Lung cancer and screening
Lung cancer is the second leading cause of death and the leading cause of cancer death in Thailand. Most lung cancers are diagnosed in the late stages of the disease, making treatment more problematic and as a result significantly reducing the overall lung cancer survival rate. In the past, lung cancer screening is done by chest x-ray and sputum cytology. However, these screening methods did not improve overall survival of lung cancer patients, as small nodules (subsolid nodule/ground glass nodule) cannot be detected.
In 2011, National Lung Screening Trial (NLST) in USA shows that using low dose CT-chest is an effective screening method in people who have high risk for lung cancer comparing with chest x-ray. By having once a year screening, the mortality is reduced by 20%. Therefore, currently National Comprehensive Cancer Network (NCCN), American Society of Clinical Oncology (ASCO), and American College of Chest Physicians (ACCP) recommend lung cancer screening in high risk population by using low dose CT-chest.
The high risk group is defined as:
- Age 55 – 80 years
- Current or former smokers You may consider lung cancer screening if you have a history of smoking for 30 pack years or longer. Pack years are calculated by multiplying the number of packs of cigarettes smoked a day and the number of years that you smoked.
Smoked two packs a day for 15 years
Smoked one pack a day for 30 years
Smoked one and a half pack a day for 20 years
- Stop smoking less than 15 years
There are other risk factors as below :
Weight and height
Family history of lung cancer, those with chronic obstructive pulmonary disease (COPD), those with other cancers
Moderate risk group
People who are in moderate risk group are current or former smokers with a history of smoking for 20 pack years, second hand smoker, or live in bad environment. Screening is not currently recommended.
Other risk factors
Research in China suggests that long-term exposure to burning incense does present a danger to the respiratory tract and this can lead to lung cancer. Therefore, people who have risks of lung cancer (family history of lung cancer, COPD, asthma) should avoid exposing to incense smoke.
Fine particular matter (PM2.5)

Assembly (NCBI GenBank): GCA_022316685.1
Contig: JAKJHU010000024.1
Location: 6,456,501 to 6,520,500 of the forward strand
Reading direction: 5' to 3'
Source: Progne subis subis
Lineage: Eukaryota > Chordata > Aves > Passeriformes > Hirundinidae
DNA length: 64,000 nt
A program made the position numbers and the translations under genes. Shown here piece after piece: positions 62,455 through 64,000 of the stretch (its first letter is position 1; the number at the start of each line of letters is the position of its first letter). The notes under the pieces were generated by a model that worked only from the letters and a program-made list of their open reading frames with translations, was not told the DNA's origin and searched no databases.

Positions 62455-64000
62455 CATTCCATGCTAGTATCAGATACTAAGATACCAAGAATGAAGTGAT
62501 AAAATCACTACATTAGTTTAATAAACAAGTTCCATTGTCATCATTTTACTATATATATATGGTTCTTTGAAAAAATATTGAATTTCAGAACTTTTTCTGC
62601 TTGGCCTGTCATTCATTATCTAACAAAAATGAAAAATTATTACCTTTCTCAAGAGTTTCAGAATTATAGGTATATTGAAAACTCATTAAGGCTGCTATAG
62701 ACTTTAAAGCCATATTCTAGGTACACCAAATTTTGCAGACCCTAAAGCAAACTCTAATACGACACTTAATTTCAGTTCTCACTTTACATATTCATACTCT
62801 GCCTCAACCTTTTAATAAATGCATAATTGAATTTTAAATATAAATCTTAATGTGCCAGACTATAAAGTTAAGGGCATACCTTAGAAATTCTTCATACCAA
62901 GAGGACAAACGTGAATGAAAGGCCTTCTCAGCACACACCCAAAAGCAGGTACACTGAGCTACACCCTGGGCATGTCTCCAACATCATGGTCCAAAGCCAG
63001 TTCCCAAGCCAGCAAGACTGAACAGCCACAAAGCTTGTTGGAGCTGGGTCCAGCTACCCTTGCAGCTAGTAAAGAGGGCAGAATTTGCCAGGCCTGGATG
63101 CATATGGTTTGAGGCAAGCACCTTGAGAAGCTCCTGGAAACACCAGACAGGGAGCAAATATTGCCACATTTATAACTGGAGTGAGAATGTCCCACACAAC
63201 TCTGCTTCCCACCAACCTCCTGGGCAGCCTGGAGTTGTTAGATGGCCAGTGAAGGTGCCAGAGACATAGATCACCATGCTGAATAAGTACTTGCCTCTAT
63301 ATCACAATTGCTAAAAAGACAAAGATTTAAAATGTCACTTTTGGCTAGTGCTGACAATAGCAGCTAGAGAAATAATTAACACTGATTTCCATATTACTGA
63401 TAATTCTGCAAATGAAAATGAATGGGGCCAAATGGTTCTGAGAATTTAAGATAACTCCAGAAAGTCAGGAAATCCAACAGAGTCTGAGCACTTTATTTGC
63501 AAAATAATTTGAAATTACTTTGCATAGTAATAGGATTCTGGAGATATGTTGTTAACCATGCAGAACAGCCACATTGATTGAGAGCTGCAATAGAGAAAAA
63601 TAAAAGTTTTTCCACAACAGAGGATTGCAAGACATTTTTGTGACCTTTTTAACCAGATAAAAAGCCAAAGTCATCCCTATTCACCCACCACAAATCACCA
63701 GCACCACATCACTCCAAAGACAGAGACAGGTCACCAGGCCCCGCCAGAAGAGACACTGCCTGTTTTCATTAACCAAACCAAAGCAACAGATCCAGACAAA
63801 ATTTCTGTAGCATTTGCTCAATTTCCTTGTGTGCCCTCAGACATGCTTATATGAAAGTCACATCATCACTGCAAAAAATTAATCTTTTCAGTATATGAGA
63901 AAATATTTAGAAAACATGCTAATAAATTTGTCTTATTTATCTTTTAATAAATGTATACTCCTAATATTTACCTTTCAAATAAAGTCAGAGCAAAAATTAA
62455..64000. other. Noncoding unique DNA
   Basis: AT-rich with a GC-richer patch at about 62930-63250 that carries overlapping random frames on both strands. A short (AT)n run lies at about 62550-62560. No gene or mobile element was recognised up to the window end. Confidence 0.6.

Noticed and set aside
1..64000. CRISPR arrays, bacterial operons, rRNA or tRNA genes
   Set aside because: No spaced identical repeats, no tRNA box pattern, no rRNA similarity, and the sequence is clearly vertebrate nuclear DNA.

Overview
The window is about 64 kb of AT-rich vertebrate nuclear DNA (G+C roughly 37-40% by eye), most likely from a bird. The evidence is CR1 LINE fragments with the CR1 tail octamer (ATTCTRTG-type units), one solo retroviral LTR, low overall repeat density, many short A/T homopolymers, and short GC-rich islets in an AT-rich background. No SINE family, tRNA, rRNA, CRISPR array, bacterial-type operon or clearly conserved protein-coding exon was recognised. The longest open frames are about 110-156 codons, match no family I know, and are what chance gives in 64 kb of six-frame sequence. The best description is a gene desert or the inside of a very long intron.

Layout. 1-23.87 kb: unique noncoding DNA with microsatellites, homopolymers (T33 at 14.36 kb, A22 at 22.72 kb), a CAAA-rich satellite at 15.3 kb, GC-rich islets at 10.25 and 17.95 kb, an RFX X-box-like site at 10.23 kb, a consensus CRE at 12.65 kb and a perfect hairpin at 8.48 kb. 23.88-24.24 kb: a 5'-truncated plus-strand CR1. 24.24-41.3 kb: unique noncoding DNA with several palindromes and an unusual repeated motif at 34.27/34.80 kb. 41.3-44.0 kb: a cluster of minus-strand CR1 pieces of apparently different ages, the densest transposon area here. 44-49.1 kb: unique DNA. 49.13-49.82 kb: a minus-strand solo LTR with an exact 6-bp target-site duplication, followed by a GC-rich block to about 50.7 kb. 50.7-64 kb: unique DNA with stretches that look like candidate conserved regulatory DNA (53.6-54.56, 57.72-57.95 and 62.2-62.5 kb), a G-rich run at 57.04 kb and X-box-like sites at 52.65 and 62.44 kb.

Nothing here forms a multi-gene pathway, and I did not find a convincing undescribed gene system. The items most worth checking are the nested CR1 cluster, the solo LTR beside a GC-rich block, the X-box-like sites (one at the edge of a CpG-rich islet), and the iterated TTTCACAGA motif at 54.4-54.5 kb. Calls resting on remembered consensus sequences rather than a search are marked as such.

The term fine particles, or particulate matter 2.5 (PM2.5), refers to tiny particles or droplets in the air that are two and one half microns or less in width. Fine particles primarily come from car exhausts, operations that involve the burning of fuels such as wood, heating oil or coal, and construction. Air Quality Index (AQI) is an index for reporting air quality. AQI measures air pollutants including PM2.5. Particles in the PM2.5 size range are able to travel deeply into the respiratory tract, reaching the lungs. Exposure to fine particles can cause short-term health effects such as eye, nose, throat and lung irritation, coughing, sneezing, runny nose and shortness of breath. Exposure to fine particles can also affect lung function and worsen medical conditions such as asthma and heart disease. Moreover, the risk of developing lung cancer increases as the level of PM2.5 in the air increases. When outdoor levels of PM2.5 are elevated, it is best to avoid going outdoors, use an air purifier, and wear face mask.
An electronic cigarette is a battery-operated device that emits doses of vaporized nicotine, or non-nicotine solutions, for the user to inhale. It can resemble traditional tobacco cigarettes, without the smoke. E-cigarette reduces the exposure to arsenic, lead, and other harmful substances in traditional cigarettes. However, that does not mean electronic cigarettes are safe. Further research will need to be completed before electronic cigarettes can be either labeled harmful or safe, while we know very well the effects of traditional cigarettes on our health. Consumers should be aware that information regarding electronic cigarettes is still preliminary. Additional research will help understand long term health effects of electronic cigarettes.
Finding lung cancer early, when it is easiest to treat, can save lives.
American Cancer Society recommends that people who are current or former smoker more than 30 pack year or stop smoking less than 15 years, and are 55 years or older should be screened for lung cancer by using low dose CT-chest once a year. “When detected early, lung cancer patients have more treatment options and a far greater chance of survival and quality of life.”